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Sunday, Sept 13
Sacked deputy PM continues to tell his side of sex allegations

KUALA LUMPUR, Malaysia (AP) - Unfazed by warnings against public rallies, Malaysia's sacked deputy prime minister resumed his political roadshow Sunday to tell his side of an alleged sex scandal.

Anwar Ibrahim drove south to the state of Malacca Sunday for an evening rally after drawing a massive crowd of more than 30,000 people the night before in northern Malaysia.

It was the largest show of support yet for the ousted minister, causing sprawling traffic jams that forced thousands to walk several kilometers (miles) to hear Anwar's speech near the rural town of Jitra, the birthplace and power base of his nemesis, Prime Minister Mahathir Mohamad.

''This shows that the people cannot be easily deceived,'' Anwar told reporters following his speech, which ended after midnight. ''They're convinced there's a conspiracy at the highest level.''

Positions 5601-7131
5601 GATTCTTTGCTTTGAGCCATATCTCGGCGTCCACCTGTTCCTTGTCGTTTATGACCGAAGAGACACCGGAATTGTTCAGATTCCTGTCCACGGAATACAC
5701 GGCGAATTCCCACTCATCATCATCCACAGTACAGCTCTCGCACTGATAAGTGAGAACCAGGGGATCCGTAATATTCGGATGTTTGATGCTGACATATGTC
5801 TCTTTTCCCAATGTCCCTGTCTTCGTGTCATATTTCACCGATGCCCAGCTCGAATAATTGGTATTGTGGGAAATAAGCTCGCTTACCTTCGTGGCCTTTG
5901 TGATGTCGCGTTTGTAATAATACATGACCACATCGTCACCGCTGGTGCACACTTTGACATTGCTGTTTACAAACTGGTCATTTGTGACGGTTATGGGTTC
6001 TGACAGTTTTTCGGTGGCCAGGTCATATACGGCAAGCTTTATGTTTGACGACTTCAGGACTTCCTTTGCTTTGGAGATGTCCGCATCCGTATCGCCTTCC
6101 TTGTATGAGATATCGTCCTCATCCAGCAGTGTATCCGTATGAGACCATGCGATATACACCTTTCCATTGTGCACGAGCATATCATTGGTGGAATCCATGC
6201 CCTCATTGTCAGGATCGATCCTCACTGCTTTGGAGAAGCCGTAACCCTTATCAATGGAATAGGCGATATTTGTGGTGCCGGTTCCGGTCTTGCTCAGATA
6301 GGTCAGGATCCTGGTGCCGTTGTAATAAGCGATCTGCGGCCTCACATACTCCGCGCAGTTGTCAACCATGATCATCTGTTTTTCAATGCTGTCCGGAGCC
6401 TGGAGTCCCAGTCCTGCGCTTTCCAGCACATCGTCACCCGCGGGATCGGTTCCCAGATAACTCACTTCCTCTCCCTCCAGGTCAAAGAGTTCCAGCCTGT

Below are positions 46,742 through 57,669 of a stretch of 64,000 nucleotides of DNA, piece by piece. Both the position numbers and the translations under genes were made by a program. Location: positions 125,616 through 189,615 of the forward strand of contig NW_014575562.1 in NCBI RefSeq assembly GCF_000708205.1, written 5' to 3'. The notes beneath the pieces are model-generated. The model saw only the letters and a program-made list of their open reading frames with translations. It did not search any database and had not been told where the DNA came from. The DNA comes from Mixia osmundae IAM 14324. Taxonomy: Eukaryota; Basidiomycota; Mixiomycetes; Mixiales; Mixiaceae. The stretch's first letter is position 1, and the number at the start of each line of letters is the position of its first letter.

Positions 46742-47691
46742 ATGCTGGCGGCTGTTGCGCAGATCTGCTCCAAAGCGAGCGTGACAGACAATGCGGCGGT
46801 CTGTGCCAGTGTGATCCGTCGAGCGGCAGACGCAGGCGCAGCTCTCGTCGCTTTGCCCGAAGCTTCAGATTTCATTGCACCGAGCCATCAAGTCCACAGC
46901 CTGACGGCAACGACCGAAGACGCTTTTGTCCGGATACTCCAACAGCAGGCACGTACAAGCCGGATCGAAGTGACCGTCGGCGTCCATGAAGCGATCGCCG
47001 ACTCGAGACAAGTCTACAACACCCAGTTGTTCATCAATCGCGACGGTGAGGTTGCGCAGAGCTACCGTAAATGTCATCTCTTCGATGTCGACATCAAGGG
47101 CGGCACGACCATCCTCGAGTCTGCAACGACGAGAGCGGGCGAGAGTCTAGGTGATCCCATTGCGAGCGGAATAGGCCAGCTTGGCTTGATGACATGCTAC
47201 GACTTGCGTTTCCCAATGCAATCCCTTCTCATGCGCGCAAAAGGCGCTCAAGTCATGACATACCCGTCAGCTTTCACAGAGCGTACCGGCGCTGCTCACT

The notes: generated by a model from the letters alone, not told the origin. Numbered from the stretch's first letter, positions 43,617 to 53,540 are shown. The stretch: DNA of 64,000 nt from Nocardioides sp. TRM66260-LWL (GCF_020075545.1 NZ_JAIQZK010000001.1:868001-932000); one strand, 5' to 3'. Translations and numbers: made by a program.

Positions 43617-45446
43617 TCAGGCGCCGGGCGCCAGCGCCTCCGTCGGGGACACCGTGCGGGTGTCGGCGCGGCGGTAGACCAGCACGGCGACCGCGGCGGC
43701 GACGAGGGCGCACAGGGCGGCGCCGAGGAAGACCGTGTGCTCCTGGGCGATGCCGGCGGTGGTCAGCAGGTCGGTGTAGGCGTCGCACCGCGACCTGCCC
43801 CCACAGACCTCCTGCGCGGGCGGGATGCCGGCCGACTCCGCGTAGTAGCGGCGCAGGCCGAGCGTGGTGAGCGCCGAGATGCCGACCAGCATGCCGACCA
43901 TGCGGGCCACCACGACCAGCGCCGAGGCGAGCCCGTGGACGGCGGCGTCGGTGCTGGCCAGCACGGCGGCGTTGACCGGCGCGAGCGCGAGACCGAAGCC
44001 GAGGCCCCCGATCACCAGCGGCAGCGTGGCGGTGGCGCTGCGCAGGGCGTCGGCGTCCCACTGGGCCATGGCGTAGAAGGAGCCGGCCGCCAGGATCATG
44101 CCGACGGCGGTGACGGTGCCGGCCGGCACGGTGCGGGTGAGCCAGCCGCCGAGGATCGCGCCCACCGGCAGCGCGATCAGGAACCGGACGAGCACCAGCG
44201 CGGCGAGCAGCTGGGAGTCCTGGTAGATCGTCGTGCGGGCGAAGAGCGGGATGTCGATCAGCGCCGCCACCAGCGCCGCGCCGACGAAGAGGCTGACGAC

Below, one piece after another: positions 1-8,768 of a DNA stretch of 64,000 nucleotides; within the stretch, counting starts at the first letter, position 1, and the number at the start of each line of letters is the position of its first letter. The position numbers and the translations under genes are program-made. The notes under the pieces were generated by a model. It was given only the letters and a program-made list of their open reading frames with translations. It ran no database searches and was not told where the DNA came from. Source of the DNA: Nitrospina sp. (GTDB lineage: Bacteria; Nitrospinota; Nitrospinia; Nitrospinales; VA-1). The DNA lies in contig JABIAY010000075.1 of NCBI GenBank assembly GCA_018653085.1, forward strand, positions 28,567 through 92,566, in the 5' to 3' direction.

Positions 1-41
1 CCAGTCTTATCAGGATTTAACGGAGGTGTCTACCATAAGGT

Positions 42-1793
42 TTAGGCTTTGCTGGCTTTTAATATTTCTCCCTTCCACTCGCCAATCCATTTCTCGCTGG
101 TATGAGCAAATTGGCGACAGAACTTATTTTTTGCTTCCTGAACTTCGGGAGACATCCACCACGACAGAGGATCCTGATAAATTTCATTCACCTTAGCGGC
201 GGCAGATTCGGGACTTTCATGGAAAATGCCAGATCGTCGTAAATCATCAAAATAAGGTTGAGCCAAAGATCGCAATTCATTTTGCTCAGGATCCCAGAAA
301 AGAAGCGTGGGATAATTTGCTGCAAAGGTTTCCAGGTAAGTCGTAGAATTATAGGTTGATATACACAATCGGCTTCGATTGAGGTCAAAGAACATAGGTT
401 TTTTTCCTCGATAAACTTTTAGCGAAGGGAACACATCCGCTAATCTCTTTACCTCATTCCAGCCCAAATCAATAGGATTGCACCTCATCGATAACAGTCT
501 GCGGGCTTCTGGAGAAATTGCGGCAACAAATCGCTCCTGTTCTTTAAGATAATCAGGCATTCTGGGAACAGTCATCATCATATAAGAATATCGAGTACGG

Mahathir fired Anwar as his deputy and finance minister Sept. 2 on allegations of sexual misconduct. But the leader has not explained the sacking, saying only that Anwar was ''unsuitable'' for government and dismissed on ''moral'' grounds.

Anwar has vehemently denied the allegations, which also include leaking state secrets, and blamed his ouster on a high-level political plot to stem his growing popularity. He is under police investigation on eight criminal charges and could face arrest.

Mahathir warned Saturday that he was ready to ''take action'' if Anwar's campaign disrupted public order. He did not say what that action might be.

Political rallies in Malaysia are illegal without police permits. An Anwar aide said a permit had been obtained from police for Saturday night's speech.

Until Friday, Anwar had remained holed up in his home in the capital Kuala Lumpur, where he gave nightly speeches to crowds of more than 6,000 people.

Many said they attended the rallies to hear Anwar's side of the story, which has received minimal coverage in the government-controlled local media.

Earlier Saturday, Anwar was mobbed by some 5,000 supporters who flooded his rural hometown Cherok Tok Kun, in the northwestern state of Penang, where he launched his nationwide political reform campaign that calls for more political freedoms and greater transparency in government.

The weekend's speeches were Anwar's first outside the capital, Kuala Lumpur, since his ouster.

Before leaving the capital on Friday, Anwar attended prayers at a mosque, where 10,000 supporters gathered to cheer him on.